(CN) – Dish Network lost its bid for an injunction in the 9th Circuit against a new law that would require it to prioritize making local channels and educational programming available in high definition before regular commercial networks. Dish says it should not have to focus on making “Sesame Street” available in HD when its subscribers would rather it focus on channels that carry the World Cup and “American Idol.”
The company was unlikely to succeed on the merits, according to the ruling published Thursday, because the law in question was “content-neutral” and did not constitute an impermissible of free speech rights, as Dish had claimed.
Dish took issue with a portion of the Satellite Television Extension and Localism Act of 2010 that would delay cable providers from offering commercial programs in HD in some markets. Section 207 of the act called for a rollout by Dec. 21, 2010, of “qualified noncommercial educational television stations” in HD in 50 percent of the local markets in which a provider offers HD programming, and full compliance by Dec. 31, 2011.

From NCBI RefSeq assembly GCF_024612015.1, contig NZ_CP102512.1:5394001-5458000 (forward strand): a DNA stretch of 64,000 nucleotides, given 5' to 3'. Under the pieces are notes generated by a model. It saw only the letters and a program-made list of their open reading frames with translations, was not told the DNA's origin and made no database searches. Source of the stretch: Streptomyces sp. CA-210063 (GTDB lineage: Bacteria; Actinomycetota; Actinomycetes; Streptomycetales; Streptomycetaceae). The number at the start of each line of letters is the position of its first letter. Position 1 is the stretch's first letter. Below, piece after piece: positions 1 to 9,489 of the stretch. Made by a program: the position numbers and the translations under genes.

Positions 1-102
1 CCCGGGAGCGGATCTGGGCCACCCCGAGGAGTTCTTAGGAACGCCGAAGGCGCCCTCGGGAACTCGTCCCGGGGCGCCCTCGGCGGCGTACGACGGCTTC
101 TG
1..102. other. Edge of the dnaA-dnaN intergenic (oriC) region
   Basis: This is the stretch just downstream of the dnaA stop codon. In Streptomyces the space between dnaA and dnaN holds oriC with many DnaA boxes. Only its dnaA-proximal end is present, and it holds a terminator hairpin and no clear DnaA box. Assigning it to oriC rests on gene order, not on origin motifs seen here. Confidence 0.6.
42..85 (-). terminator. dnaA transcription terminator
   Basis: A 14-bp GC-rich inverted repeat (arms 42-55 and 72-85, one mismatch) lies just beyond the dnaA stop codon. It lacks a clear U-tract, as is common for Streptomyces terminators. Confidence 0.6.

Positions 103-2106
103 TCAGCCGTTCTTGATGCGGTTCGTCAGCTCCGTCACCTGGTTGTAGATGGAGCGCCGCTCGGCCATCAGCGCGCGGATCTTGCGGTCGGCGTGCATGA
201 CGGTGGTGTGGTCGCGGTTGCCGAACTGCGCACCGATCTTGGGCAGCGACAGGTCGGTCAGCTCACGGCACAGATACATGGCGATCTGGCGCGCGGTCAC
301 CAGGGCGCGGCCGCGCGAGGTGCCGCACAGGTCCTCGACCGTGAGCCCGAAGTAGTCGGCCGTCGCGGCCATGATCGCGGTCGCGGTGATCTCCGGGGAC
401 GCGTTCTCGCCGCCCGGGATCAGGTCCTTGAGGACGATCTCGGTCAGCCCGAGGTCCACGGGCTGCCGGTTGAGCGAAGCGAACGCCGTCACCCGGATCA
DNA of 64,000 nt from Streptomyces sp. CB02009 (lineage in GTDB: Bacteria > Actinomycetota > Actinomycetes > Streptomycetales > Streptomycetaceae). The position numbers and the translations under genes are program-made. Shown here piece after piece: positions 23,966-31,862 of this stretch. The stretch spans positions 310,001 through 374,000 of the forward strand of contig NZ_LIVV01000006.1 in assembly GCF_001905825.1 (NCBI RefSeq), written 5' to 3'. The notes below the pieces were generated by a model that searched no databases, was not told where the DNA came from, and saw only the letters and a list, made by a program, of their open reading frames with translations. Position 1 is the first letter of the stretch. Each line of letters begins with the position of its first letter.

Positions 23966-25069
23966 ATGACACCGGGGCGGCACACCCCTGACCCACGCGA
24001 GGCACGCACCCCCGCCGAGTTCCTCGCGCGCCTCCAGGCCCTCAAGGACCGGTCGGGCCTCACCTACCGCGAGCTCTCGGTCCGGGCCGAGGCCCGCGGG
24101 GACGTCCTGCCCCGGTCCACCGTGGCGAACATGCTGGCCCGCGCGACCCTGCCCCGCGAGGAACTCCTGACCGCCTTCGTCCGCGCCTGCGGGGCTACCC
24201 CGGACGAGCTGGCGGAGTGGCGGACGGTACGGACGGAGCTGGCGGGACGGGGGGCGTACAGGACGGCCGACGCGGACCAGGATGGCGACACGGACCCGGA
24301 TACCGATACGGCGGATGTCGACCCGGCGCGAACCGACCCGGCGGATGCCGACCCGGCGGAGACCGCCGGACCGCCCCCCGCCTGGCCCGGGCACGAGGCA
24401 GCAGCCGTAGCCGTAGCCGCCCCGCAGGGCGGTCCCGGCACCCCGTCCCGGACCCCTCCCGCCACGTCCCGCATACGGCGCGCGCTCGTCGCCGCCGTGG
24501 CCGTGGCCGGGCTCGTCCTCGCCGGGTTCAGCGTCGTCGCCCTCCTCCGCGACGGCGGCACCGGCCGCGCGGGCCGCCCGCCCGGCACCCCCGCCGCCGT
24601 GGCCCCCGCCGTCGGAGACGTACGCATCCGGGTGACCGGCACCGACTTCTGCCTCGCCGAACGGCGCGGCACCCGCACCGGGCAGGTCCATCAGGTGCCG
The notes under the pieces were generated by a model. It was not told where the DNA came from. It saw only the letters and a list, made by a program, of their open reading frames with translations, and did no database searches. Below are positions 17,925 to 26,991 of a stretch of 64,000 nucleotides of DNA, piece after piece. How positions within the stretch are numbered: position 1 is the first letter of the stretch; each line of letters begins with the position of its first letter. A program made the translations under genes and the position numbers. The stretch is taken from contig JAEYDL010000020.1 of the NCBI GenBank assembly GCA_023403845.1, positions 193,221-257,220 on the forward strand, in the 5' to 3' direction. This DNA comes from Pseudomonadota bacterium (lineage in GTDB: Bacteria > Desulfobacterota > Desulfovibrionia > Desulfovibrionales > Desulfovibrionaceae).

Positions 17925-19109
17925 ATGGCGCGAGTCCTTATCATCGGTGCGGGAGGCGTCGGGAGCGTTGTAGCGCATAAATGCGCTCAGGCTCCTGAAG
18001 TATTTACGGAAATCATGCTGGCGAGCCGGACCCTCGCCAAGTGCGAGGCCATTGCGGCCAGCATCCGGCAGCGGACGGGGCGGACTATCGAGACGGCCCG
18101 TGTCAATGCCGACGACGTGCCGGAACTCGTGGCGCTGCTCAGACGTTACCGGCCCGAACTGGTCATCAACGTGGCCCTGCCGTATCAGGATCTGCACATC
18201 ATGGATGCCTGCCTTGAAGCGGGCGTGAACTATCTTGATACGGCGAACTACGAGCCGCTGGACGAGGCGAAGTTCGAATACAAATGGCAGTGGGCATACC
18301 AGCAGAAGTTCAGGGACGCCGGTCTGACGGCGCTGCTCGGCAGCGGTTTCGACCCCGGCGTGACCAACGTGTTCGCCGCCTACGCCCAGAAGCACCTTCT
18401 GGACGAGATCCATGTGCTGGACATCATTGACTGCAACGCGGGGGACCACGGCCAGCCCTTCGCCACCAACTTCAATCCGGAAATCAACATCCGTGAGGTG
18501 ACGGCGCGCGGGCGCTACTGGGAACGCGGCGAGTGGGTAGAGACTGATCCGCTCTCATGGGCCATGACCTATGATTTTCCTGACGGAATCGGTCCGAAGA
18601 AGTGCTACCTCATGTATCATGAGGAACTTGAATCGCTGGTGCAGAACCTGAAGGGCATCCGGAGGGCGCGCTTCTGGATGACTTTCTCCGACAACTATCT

Dish claimed that it should have the right to cater to the majority of its customers who “prefer watching the World Cup and American Idol in vivid colors over Jim Leher and Elmo,” as quoted in the 9th Circuit’s ruling.
An exception to the provision, of which Dish Network took advantage, allowed more time for carriers who entered into private agreements with at least 30 noncommercial stations. After entering into such contracts forced Dish Network to postpone offering HD services in 10 new markets, the company sued to enjoin the provision on First Amendment grounds.
The company appealed after a Nevada District Court first declined the injunction request, but the federal appeals panel in San Francisco affirmed the lower court’s decision. Both courts found that the law was meant to keep stations like Public Broadcasting Service competitive, not to regulate content.
“The satellite carriers benefit from the statutory copyright license established through [the act],” Judge Richard Tallman wrote for the court. “In return, Congress may place reasonable limitations on the use of that license, which is all Congress has done here. It enacted § 207 to promote fair competition, not suppress free speech. Section 207 is content-neutral.”